Luke Larson Podcast – President of Axon (TASER International)

luke larson

Luke Larson is the President of Axon, formerly TASER International. There’s no doubt the news media has been sharing what seems like a massive increase in the deteriorating relationship between law enforcement professionals and the communities they are paid to protect and serve. An element of the story that gets very little attention, if any, is the way in which technology is helping our law enforcement professionals do their jobs better, especially given the fact that our world is being disrupted in every way imaginable.

Enter Axon. In my conversation with Luke, he articulated the purpose behind Axon — to make the bullet obsolete. Think about that for a moment — think about a world where law enforcement professionals don’t have to rely on the bullet to keep order and peace. Imagine a world where technology can replace the almighty bullet with something less lethal, and more powerful. In this very special episode, Luke Larson shares:

  • The often untold story of how TASER, now Axon, came to be
  • We touch on Luke’s two tours in Iraq and how that experience has helped him in his role as president of Axon
  • The evolution of a product-manufacturing company to a SaaS and technology company
  • The power of assembling a great team and the importance of clear & concise Values to guide the behaviors
  • The way in which law enforcement ends up positively impacted by technology

I’m really excited about this episode — and I hope you enjoy hearing Luke Larson’s story as much as I did.

Show Highlights

  • 2:55 – Luke’s time in the Marines to transitioning to TASER, as well as what his experience brings to the company
  • 6:43 – TASER’s purpose statement: making the bullet obsolete
  • 11:50 – Historical anecdote Luke shared about the development of TASER
  • 13:30 – Short-term vs long-term decisions and how Luke Larson maneuvers them
  • 16:16 – The evolution of a weapons manufacturer to a cloud-based technology organization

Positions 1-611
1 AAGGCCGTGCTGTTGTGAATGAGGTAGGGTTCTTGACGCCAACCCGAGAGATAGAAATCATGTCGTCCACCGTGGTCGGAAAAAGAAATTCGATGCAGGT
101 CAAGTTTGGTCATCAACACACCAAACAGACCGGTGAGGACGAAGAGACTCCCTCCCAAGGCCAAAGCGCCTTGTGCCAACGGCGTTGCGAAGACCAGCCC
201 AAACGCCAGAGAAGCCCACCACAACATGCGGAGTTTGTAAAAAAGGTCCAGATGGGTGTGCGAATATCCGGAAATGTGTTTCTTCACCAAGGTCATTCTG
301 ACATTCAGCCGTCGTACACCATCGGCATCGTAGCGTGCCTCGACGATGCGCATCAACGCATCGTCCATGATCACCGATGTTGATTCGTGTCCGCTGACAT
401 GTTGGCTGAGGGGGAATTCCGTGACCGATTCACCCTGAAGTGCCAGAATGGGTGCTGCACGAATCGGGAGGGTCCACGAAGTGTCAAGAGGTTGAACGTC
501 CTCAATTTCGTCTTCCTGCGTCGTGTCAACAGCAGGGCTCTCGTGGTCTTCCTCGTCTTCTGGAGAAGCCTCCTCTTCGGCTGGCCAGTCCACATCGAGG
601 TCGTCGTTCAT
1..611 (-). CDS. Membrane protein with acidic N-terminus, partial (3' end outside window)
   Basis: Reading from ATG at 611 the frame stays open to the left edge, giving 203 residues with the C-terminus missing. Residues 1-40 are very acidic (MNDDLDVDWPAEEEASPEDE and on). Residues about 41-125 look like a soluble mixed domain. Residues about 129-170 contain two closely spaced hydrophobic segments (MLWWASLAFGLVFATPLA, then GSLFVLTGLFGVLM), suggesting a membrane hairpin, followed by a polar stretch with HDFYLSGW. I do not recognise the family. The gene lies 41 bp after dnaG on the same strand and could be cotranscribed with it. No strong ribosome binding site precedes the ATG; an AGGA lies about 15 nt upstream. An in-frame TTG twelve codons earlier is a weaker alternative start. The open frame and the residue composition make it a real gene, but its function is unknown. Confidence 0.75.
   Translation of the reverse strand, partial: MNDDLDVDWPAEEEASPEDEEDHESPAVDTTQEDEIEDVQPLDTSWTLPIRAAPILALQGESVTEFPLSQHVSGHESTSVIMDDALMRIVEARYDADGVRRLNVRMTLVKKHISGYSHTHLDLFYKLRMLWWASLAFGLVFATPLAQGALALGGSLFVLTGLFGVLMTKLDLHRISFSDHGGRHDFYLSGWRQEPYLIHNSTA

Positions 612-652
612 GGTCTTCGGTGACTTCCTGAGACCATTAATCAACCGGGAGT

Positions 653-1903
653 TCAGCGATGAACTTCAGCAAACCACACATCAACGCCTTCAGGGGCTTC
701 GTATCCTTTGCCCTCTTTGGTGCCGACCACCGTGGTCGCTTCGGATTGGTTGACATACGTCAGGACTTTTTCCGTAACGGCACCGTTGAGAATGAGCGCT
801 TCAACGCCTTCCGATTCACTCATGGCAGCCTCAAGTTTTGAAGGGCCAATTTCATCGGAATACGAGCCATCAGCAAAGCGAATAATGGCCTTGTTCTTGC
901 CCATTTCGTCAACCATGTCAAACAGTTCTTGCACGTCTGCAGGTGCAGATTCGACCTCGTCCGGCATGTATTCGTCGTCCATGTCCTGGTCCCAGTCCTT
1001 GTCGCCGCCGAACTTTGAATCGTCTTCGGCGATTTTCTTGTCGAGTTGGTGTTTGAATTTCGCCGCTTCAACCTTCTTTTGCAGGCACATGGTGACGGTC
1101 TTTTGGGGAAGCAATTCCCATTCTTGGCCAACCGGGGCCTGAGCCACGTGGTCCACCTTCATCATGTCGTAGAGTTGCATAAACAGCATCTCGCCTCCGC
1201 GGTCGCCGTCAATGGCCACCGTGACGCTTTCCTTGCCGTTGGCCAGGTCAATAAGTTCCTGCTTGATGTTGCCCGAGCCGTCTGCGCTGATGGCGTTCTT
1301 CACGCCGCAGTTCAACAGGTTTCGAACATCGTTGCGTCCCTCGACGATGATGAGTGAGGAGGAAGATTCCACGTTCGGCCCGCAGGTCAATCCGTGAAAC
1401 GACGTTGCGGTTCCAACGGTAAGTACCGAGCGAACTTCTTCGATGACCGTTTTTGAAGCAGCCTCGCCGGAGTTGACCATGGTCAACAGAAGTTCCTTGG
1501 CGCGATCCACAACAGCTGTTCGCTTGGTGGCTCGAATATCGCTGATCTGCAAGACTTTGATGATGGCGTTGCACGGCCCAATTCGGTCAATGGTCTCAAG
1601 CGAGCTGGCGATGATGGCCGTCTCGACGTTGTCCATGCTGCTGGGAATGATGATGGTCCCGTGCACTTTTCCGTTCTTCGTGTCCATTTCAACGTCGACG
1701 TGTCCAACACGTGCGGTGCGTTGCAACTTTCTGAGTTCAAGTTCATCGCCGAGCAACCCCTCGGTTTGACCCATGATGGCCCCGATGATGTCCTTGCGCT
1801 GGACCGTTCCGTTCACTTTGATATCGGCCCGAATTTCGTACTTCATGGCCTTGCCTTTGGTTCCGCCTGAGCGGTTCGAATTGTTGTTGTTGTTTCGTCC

• 19:14 – How to bring the team together & balance the brilliance with the teamwork component
  • 22:23 – How law enforcement will evolve & view wearables and cloud-based technology
  • 26:00 – Decrease in complaints about police by making them wear cameras
  • 27:47 – The lack of relationships/connectivity between general public and law enforcement
  • 34:15 – How the body cameras have the opportunity to shine light on good things law enforcement does every day
  • 38:27 – Why a book involving a future society about war holds meaning for Luke

Show Links

Luke Larson Podcast Interview

Talk about TASER’s purpose statement to ‘make the bullet obsolete.’

Our vision is more ambitious than smart weapons, cameras, or software. Our long-term vision is to make the bullet obsolete. So, we actually spent a lot of time thinking through how we articulate that vision and what values we need to deliver on that vision. We’re a very mission-driven company. We have six really crystalized values: be obsessed, aim far, win right, own it, join forces and expect candor. But I want to take a moment before I talk about the values and really explore: Why does the company exist?

One might assume, and might even be right in some cases, that the sole purpose of a company is to make money. But at our company, Axon, our primary motivation is larger than profits or products. Although these are both important and necessary components of a company, we firmly believe the best organizations create a unique contribution to society. The great ones focus on something different. And usually this is something that no one else is focused on, and they’re doing it in such a way that is so impactful that the world has to take notice. That’s what we think we’re doing here at Axon with our body cameras as well as the TASER weapons.

We are a technology company, so we are passionate about technology. There’s a million different technology companies that look nothing like us. And to explain why we’re different, I think it’s really important to look at our origins. During the Kent State shootings in 1970, four unarmed college student protesters were killed and the nation was left muttering, ‘You know there’s gotta be a better way.’ Much like my troops and I were in Iraq… and during that time, President Lyndon B. Johnson issued a blue ribbon commission that called to the scientific community asking them to create less lethal weapons.